In tune with the Indian women’s lifestyle, BIBA’s kurtis are bright yet airy, comfy yet affordable. Read BIBA kurtis collection review and how to wear them!
BIBA’s latest Spring Summer 2016 kurtis collection is designed keeping in mind the young and contemporary Indian woman – a woman who travels for work or study every day, spends her day in the office and her weekends doing household chores, but yet finds time to hang out with friends and chill in the evenings. Keeping that versatility and Indian women’s lifestyle in mind, the kurtis are bright yet airy, comfy yet affordable.
The kurtis range from printed to solid-colored to those with delicate threadwork. Some are plain Jane and some are more ornate, and others are a blend. Thus, the versatility – the low-maintenance ones work great for traveling, casual office days and hanging out with friends, and the delicate ones work well for anything from a Diwali party to meeting your boyfriend’s parents!
Fabrics include cotton, crepe, wool and silk – I love wearing crepe casually and while traveling, because it’s so easily washable and requires barely any ironing! So I’d reserve the silk (which needs more ironing and careful washing) for those special days, and cotton for those realllly hot summer days when anything else just doesn’t do!
Most kurtis have three-quarter sleeves and some are sleeveless or full-sleeved, good for those conservative places and perhaps, avoiding a sunburn if you’re out in the summer sun! The color palette ranges from pastel beige to bright fuschia and nearly everything in between – pinks, blues and reds being the collection’s dominant colors.
The kurtis’ hemlines fall anywhere between just below your hips to somewhere on your thigh, the longer ones can be found in the kurta and suits collections. All the kurtis show variations in their neckline styles and designs – from high round neck with button placket to medium V-necks and one with spaghetti straps.
Designs include neckline, sleeve and hemline embroidery. The design elements are very strongly Indian – reminiscent of culture of different parts of the country. Typical patterns include contemporary botanical prints, gold piping, gold threadwork embroidery and woven prints. All the designs are inspired by traditional Indian textiles, arts and architecture of different parts of India, such as traditional Assamese woven arts, Lucknow Chikan, Tibetan and Mughal architecture, Hyderabadi kalamkaari, etc. Here are some of my favorties:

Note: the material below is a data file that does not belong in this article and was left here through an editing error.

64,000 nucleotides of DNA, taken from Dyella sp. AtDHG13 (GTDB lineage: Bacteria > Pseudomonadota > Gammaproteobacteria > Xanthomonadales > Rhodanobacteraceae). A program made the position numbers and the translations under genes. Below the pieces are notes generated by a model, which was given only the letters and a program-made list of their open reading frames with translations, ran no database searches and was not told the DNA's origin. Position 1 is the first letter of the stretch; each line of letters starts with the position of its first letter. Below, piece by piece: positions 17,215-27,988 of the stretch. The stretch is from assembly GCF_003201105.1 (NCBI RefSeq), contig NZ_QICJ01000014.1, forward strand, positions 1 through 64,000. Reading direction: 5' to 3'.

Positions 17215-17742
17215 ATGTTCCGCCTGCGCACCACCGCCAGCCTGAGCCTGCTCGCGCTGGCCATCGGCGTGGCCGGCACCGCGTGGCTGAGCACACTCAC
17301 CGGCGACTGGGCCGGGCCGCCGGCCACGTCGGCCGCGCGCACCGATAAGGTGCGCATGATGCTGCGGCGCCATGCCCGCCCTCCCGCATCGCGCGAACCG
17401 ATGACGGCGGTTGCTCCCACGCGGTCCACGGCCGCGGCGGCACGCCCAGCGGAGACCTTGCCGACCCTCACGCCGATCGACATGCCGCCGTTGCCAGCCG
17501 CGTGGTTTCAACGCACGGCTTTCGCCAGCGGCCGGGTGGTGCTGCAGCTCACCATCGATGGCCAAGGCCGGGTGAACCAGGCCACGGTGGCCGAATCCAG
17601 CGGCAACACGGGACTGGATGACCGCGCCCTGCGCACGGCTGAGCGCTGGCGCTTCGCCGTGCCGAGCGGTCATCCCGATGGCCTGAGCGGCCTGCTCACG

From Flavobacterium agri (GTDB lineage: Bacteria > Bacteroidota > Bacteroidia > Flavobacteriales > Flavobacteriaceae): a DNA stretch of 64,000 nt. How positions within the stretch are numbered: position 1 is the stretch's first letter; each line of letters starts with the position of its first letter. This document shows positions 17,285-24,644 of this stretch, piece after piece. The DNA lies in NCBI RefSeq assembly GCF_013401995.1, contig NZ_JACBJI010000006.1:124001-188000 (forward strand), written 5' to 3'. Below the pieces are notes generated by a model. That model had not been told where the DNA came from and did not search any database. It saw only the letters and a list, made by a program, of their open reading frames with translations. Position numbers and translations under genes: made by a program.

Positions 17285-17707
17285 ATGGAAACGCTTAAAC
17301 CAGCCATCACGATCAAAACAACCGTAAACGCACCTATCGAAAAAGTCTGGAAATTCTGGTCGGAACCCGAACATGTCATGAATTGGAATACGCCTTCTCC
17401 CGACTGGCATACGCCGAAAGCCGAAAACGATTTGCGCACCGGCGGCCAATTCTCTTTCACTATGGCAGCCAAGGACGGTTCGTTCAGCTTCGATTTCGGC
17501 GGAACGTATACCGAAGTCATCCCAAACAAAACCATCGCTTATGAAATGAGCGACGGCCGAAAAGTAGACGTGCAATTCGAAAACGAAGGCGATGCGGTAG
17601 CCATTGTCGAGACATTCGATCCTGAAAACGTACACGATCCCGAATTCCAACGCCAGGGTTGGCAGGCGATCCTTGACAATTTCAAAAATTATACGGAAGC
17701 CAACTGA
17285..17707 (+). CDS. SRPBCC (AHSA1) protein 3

And how to style these kurtis? Well, on a casual day, I would just slip one on over a pair of faded (and maybe just slightly ripped) jeans and a pair of matching open toe or ballet flats. For a more elegant look, like a date or a party, you can even pair them with a pair of black cigarette pants and strappy heels or pumps with large earrings and shimmery eyeshadow.
If I were to have anything different in this collection it would be more variety in Indo-western fusion designs. Sometimes, a girl just wants to experiment and make a statement. So I’d love more asymmetric styles, shoulder cut-outs and built-in scarves or other Indo-western elements. Plus, I’d also have liked a couple more sleeveless styles!
Price for the kurtis in the 2016 collection ranges from ₹400 to ₹1080. To check out the complete collection, visit their website: BIBA’s kurti for women collection.
Also check out:
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Shilpa Ahuja the editor-in-chief of ShilpaAhuja.com, which she founded with the goal of inspiring confidence in the modern working woman through fashion. Other than defining the direction of the magazine, she also writes about fashion & beauty trend forecasts, industry analysis, and opinions.
Shilpa’s work has been published in the University of Fashion blog and Jet Airways magazine. She is also an artist, illustrator and cartoonist. She is also the creator of Audrey O., a comic series that represents the lifestyle of millennial women. She enjoys creative writing and world travel. Her art has been exhibited at Harvard Graduate School of Design and the Aroma Hotel, Chandigarh and been published in Chandigarh Times.
Originally from Chandigarh, Shilpa also has a degree in architecture and has worked in interior project management. She is also the author of the book “Designing a Chinese Cultural Center in India”. Shilpa has a Masters in Design Studies degree from Harvard University.
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